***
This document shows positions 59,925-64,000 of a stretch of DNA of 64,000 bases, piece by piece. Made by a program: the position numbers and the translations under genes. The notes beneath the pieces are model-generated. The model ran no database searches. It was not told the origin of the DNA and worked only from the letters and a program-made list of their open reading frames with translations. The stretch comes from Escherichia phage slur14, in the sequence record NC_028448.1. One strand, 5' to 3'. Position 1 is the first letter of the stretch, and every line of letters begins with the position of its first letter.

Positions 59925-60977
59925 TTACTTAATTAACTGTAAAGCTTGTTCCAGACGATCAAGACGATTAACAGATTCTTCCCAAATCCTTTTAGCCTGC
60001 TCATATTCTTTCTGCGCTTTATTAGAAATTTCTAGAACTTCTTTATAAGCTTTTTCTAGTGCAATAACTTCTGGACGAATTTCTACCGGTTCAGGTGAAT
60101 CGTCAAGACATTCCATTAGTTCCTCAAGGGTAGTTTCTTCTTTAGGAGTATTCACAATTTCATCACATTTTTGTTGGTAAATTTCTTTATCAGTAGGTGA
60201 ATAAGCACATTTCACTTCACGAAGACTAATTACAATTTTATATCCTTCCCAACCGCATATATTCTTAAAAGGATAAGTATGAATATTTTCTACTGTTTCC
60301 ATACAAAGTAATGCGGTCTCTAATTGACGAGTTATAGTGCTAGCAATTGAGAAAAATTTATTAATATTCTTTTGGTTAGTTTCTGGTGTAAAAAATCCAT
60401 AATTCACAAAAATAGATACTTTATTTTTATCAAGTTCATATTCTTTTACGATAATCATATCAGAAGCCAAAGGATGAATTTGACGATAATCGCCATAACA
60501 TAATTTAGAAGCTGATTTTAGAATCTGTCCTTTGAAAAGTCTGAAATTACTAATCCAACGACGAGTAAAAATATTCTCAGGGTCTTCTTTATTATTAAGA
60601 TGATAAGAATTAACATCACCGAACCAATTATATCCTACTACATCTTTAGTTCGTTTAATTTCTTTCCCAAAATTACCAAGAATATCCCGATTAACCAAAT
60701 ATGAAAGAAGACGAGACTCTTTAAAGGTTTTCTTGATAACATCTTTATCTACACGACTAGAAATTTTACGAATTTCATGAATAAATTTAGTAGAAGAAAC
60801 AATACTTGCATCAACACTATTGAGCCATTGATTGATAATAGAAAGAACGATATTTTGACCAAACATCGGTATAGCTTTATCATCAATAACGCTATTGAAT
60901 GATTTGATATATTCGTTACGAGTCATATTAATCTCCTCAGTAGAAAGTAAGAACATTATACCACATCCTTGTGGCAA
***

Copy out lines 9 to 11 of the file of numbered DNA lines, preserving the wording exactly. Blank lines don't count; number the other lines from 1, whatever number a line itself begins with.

60501 TAATTTAGAAGCTGATTTTAGAATCTGTCCTTTGAAAAGTCTGAAATTACTAATCCAACGACGAGTAAAAATATTCTCAGGGTCTTCTTTATTATTAAGA
60601 TGATAAGAATTAACATCACCGAACCAATTATATCCTACTACATCTTTAGTTCGTTTAATTTCTTTCCCAAAATTACCAAGAATATCCCGATTAACCAAAT
60701 ATGAAAGAAGACGAGACTCTTTAAAGGTTTTCTTGATAACATCTTTATCTACACGACTAGAAATTTTACGAATTTCATGAATAAATTTAGTAGAAGAAAC